I'm curious: what was it about him that made you think he was the right one? What features of his personality? What do you NEED in a dog? What is desireable? What is completely unworkable?

 

I'm not suggesting that you shoukd return him necessarily, but I do think you would benefit from sitting down and being very honest about the personality you require, and see whether he fits it. There is no shame in letting him go to a family where he has another dog, and company for confidence. And you need to be clear about what drew you to your current hound despite the advice given.

 

Keep in mind that the right hound may come in an unexpected package. I know of one adopter who wanted a small 25kg black female to live with her nine cats, rescue bats and hamsters. She wound up with a 35kg white male who fits in beautifully, and has just taken over babysitting a new kitten. The key was listening to the adoption advisor and taking a punt on a hound who really wasn't what she wanted but is now beloved.

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Don't see how anybody can tell if he's only been there a few days. Many greyhounds are inert / deer in the headlights for a couple weeks when encountering a new home, even when there is another dog there. Many less outgoing hounds DO do better with a buddy, but no guarantees.

 

Tail wagging is @ meaningless. I've had only one hound of my own who was a big-time wagger.

 

Not sure what to make of an agency who didn't feel the dog was a good fit for your home but adopted him to you. That is odd.

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I live with one of them (the black dog in my picture). Give him lots of time, patience, lots of space, keep your sense of humour, don't pressure him and let him come to you. Take it very slow and relax. He very well may be the perfect dog for you.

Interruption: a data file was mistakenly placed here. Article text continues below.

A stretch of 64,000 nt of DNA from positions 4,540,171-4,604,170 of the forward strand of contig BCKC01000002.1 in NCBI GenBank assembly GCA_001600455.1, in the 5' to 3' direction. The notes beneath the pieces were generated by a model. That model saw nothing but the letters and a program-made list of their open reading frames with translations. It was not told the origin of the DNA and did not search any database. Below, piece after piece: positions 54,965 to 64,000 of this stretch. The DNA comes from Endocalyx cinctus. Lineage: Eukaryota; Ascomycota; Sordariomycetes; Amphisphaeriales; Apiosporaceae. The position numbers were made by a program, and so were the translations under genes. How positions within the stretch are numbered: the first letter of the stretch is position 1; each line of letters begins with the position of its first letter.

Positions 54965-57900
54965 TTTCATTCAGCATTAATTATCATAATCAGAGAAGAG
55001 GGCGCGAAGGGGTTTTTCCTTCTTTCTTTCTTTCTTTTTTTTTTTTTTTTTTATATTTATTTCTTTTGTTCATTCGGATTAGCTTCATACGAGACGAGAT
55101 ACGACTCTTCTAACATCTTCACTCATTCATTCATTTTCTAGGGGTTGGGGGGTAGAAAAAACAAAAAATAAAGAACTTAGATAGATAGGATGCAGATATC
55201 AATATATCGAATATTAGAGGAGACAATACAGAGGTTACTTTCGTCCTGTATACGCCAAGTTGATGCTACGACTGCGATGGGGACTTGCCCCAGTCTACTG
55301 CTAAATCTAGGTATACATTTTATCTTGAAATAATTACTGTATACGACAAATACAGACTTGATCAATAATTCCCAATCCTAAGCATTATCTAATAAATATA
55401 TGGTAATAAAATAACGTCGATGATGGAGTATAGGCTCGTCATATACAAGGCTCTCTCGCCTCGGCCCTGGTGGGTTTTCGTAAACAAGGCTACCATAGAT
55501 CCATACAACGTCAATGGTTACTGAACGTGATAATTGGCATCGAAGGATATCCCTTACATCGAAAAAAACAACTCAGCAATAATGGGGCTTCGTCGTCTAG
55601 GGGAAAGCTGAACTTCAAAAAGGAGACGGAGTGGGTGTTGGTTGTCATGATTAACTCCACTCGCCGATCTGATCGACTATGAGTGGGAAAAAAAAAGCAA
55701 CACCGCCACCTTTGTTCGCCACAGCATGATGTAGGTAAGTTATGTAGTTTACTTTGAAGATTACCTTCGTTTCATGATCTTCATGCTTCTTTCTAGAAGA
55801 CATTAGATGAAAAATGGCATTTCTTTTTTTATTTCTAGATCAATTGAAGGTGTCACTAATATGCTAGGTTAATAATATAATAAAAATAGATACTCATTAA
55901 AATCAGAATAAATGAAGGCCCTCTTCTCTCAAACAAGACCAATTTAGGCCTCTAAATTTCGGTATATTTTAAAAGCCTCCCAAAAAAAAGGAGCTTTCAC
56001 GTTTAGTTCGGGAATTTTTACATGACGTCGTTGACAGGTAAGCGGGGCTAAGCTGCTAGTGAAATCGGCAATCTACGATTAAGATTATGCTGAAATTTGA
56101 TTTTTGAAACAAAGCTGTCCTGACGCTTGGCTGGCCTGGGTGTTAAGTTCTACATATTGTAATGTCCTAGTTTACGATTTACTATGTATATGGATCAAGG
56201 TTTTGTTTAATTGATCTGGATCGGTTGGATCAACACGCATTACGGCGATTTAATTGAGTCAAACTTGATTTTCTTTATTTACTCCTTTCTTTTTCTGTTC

Edited by robinw

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First, have you read any books about Greyhounds? "Retired Racing Greyhounds for Dummies" is a good book. Another good source for info is an excerpt from a seminar given by Kathleen Gilley titled "What is Your Greyhound Thinking?" Here is a link: http://www.gpa-az.com/gilley.html

 

Patience, patience, patience and time time time. Lots of time. Every Greyhound is different but most of them need time to understand and feel that they are in their Forever Homes. Since some racers are moved around a lot and then may have a couple of foster homes before adoption, it can take a while before they settle in.

 

A story: My adoption group leader "gave in" and adopted out a dog to a woman who JUST HAD TO HAVE THIS DOG. Group leader told the woman the hound probably would not be a good alone dog and gave her two alternatives. Nope... woman had to have THIS DOG. Group leader, who is only human and sometimes got sick and tired of people who know it all, said, "Fine. But if it doesn't work out, call me immediately." The first day the new mom went to work, the dog literally tore apart her apartment: chewed on baseboards, doors, wooden furniture, sofa arms and pulled down curtains and did other things I can't remember. The poor dog did almost $2,000 worth of damage. The mom returned him the next day. So, sometimes we need listen to those who have more knowledge.

 

Regarding temperament: Greyhounds more than any other breed often change their ways once they've settled in, so the quiet one today in a few months can become an outgoing, mischief maker.

Edited by Feisty49
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A few days is a super short window, and I can totally see (and know) the feeling of being overwhelmed. You guy is going through some huge changes, and it may take him longer than most to gain confidence and continue bonding with you. We were still seeing big changes in our guy's confidence and personality for about a year. I like the idea of taking treats with you and rewarding him for bravery on walks and leaving the house. His crate is his safe place, and he's also likely exhausted from the last few days. There's also no harm or ill feelings in working with your adoption group to find you a hound who is a better fit as a only-dog if it comes to that. Hang in there, and remember, your new guy is probably just as scared and anxious about your new relationship as you are!